85 Selected Strategies  Delivering Messages or Packages (or any job that requires walking, moving, bending, etc.)  Running Track or possible a Treadmill  Movement breaks placed proactively in the day

86 Remember……  Do NOT withhold recess/gym based on the child’s behavior or inability to complete work  Movement and activity may be the input the child needs in order to maintain behavior, concentrate and learn!

87 Environmental Supports  Firm Supportive seating  Feet on floor  Desk and chair that fit  Railings on step  Cushion for movement  Space to move and pace

88 Creating The Sensory D.I.E.T. D …..Do an Informal Assessment I …..Individualize E …..Environmental Supports T …..The Power Senses

89 How can a therapist help my child?  School-based therapist Part of a full evaluation or pre-referral tool Assist with program planning Educate staff and personnel Collaboration between school and clinic  Clinic-based therapist Obtain observations of participation in school and home Educate the parent/caregiver Collaborate with the school therapist and school team  Research

90 How can we help optimize the learning experience?? By knowing what type of strategies/activities to do with your child that will help the body organize and interpret sensory information to the brain.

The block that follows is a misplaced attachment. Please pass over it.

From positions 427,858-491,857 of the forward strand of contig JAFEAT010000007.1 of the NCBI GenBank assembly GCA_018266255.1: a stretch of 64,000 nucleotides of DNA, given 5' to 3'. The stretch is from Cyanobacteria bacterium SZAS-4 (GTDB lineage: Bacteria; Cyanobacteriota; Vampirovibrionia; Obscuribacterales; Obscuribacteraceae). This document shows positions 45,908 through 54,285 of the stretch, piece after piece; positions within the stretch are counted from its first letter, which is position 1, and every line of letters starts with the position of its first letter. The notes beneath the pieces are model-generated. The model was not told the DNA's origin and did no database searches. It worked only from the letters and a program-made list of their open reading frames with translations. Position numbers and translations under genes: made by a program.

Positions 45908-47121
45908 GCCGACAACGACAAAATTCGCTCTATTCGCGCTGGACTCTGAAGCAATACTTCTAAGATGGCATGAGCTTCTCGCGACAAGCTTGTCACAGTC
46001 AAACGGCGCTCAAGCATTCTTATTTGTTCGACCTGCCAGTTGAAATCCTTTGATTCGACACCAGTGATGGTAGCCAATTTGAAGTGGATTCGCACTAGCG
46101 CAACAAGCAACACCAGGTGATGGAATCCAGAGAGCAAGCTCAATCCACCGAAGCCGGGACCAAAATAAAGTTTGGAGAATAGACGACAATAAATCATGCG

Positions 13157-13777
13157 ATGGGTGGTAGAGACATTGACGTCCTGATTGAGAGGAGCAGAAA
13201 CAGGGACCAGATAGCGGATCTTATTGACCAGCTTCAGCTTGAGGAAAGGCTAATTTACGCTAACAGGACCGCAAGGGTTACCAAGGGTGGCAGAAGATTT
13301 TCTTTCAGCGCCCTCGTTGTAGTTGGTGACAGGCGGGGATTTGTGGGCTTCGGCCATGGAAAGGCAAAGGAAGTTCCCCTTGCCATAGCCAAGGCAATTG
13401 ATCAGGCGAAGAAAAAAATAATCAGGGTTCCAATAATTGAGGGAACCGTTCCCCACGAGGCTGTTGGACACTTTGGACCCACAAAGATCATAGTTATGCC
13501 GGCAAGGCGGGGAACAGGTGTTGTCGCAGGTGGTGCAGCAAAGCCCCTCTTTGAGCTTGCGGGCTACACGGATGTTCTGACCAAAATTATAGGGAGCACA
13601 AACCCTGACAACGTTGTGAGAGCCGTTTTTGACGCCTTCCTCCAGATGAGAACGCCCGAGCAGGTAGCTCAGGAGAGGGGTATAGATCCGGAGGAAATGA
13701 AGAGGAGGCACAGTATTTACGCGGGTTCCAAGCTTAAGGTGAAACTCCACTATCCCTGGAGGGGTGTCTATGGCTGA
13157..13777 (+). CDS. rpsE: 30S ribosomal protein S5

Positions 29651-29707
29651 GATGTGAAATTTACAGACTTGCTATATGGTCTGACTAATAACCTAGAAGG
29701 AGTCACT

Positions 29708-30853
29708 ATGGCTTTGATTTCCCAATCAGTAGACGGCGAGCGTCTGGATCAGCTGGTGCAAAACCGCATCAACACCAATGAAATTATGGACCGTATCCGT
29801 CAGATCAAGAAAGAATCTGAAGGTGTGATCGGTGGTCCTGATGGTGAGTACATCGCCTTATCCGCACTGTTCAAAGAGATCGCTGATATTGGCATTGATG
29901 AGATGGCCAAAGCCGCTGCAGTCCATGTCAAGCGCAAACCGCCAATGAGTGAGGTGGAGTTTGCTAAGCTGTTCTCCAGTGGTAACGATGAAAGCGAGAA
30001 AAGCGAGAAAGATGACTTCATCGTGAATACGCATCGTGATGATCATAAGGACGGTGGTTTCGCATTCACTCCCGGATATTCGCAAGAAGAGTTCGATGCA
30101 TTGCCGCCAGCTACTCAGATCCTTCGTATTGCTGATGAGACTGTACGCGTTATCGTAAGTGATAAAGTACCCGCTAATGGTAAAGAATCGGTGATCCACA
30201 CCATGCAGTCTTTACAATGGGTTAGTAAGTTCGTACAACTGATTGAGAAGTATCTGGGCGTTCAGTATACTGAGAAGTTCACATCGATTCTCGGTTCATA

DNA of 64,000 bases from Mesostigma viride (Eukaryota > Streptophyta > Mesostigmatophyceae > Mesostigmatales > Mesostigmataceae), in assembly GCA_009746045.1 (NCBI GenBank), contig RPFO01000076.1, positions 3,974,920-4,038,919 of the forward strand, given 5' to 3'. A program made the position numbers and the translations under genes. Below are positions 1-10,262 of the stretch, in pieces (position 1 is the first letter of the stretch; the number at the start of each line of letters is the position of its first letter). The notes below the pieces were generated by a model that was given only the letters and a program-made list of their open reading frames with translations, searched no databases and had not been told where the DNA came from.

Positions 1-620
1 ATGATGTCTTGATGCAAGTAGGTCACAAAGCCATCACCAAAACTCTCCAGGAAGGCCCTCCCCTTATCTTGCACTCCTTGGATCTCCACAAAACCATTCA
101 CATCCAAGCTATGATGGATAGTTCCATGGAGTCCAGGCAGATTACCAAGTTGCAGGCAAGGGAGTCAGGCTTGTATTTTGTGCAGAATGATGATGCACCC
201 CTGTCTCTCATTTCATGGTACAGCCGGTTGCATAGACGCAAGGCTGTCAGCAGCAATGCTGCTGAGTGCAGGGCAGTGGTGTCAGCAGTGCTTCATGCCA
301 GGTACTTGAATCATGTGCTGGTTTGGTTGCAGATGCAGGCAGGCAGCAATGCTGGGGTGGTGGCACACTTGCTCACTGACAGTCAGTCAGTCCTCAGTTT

91 Activities for tactile sense:  Shaving cream (unscented, if possible)  Playdough  Theraputty  Textured food  Finger painting  Hair gel  Tactile road  Playing dress-up  Ball pit  Blanket wrapping  Pressure vest  Gentle but firm massage  Vibrating toys

92 Activities for Vestibular sense:  Swings  Scooter boards  Wagon rides  Self propelling toy cars  Slides  Obstacle courses  Monkey bars  Trampoline  Rolling on mat NOTE: This must be slow and brief at first, in very secure positions.

93 Activities for proprioceptive sense  Crash pad  Crawling (can crawl through tunnel, over beanbags or pillows)  Running  Climbing  Marching  Wall push-ups  Weighted garments  Pressure garments  Heavy work  Scooter board  Therapy ball  Jumping on a trampoline  Wheelbarrow walks

94 Activities for auditory sense  Soft music  Soft voice  White noise  Quiet room  Up beat music  Loud voice  Instruments/noise makers  White noise  Classical music

95 Activities for visual sense:  Soft colors  Solid backgrounds  Dim lights  Desk lamp  Uncluttered area  Flash light tag  Visual schedules  Bright colors  Bright lights

96 If you have any questions or concerns regarding your child development and sensory processing 1- Contact your pediatrician/primary care physician 2- Get a referral for skilled therapy services 3- Contact your therapy provider of choice

97 Any questions?

98 Alma Martinez MOT, OTR Valerie Villarreal OTS Maggie Flores, COTA You may reach us at : 6550 Springfield Ave Ste. 101 (956)